MFF: Top picks for the second weekend
We covered a lot of films and events this week, but there are so many worthwhile events to catch. Some things are already sold out — but you can always try the standby line. Here are a few more possibilities to consider. And you can always just show up at a venue and see what’s on, too. Saturday, May 5 is a big day at the festival: every venue has many things going on. Sunday’s busy too. Get ready for a blue Monday. For full calendar to to montclairfilm.org.
1. Screenwriting master class, Richard Wesley
Montclairite Richard Wesley is an associate professor in playwriting and screenwriting at NYU, a Drama Desk and Audelco Award winner. His screenplays include “The Mighty Gents” (1978) and “Native Son” (1984), among others. A rare opportunity to learn from an expert.
Saturday, May 5, 2 p.m., Presentation Hall, MSU, 1 Normal Ave.
2. Conversation with Jeff Daniels
The actor, musician and playwright is known for his roles in “Terms of Endearment” (1983),
“The Purple Rose of Cairo” (1985) and in HBOS’s “The Newsroom” (2012-2014), among others. Most recently, he appeared in Hulu’s 10-episode series “The Looming Tower,” which debuted in 2018. He has been cast as Atticus Finch in Aaron Sorkin’s Broadway-bound adaptation of Harper Lee’s “To Kill a Mockingbird.” Moderated by Stephen Colbert.
Saturday, May 5, 5 p.m., Buzz Aldrin Middle School, 173 Bellevue Ave.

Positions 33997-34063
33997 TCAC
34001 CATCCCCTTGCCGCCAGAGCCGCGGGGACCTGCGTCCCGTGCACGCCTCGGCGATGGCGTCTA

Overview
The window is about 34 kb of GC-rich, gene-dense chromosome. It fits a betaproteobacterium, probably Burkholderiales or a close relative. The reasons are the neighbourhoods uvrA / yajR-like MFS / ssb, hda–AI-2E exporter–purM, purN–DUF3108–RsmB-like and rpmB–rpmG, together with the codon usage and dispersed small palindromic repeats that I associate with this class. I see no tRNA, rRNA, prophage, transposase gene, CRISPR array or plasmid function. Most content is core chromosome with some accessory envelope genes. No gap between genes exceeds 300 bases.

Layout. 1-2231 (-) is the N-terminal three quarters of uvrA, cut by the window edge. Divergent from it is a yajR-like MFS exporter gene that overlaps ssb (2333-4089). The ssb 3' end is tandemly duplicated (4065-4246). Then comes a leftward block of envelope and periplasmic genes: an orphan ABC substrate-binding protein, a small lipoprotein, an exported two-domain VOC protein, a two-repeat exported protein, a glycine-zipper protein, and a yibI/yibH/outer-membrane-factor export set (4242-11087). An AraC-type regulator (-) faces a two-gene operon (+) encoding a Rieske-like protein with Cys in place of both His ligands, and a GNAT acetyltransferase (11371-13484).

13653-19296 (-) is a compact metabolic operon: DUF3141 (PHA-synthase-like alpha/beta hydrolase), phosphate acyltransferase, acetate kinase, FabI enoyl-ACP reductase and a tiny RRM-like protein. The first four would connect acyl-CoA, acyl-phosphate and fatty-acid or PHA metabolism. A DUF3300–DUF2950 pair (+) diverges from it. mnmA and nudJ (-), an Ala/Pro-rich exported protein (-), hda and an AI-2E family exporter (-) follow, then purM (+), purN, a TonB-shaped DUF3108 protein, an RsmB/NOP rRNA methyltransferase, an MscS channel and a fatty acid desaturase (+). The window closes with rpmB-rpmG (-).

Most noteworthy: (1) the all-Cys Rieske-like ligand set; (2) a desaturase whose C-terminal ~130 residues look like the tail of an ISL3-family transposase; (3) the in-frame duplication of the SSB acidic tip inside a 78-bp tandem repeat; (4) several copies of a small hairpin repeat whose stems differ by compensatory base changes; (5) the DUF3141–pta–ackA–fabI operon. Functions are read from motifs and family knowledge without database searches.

3. “First Reformed”
This film directed by Paul Schrader (“Taxi Driver”) stars Ethan Hawke as Toller, a priest grappling with dwindling attendance, and the politics of his church’s leadership. Then a parishioner’s confession changes his life.
Saturday, May 5, 5 p.m., Clairidge 2, 486 Bloomfield Ave.
Sunday, May 6, 6:30 p.m., Clairidge 2
4. “The Rachel Divide”
This documentary about Rachel Dolezal, who was president of the Spokane chapter of the
NAACP and professor of African Studies before she was revealed in 2015 as not an African American, looks at the idea of “transracial,” racial appropriation, and entitlement. Promises to be fascinating. Q&A with director Laura Brownson, DP Jerry Henry and editor Jeff Gilbert to follow.
Saturday, May 5, 5:15 p.m., Clairidge 1
5. “The Gospel According to André”
A documentary about André Leon Talley, raised in the segregated Jim Crow South, who went on to become a tastemaker at Women’s Wear Daily, W, and Vogue. Q&A with André Leon Talley, Kate Novack, and Andrew Rossi follows. Documentary Centerpiece.
Saturday, May 5, 8 p.m. The Wellmont Theater, 5 Seymour St.
6. “Never Goin’ Back”
Two teenagers tired of their waitressing jobs want to run away — and nothing goes as planned. MFF describes this as “a new kind of buddy comedy.” In the Future/Now competition.
Saturday, May 5, 8 p.m., Clairidge 1
Sunday, May 6, 8:30 p.m., Clairidge 2
7. Conversation with Ethan Hawke
Thirty years ago, he starred in “Dead Poets Society.” Today, he acts and also works as a novelist, screenwriter and director. He co-wrote and appeared in the movies “Before Sunrise, Before Sunset” and “Before Midnight” and received Academy award nominations for both scripts. His films “Blaze” and “First Reformed” are both in MFF. Moderated by Stephen Colbert.
Sunday, May 6, 1 p.m., Buzz Aldrin Middle School
Directed and produced by Ethan Hawke, the film fictionalizes a portrait of the real-life songwriter Blaze Foley, part of the Outlaw Music movement in Texas. Q&A with director Ethan Hawke and producer Ryan Hawke to follow.
Sunday, May 6, 6:45 p.m., MKA upper school, 6 Lloyd Road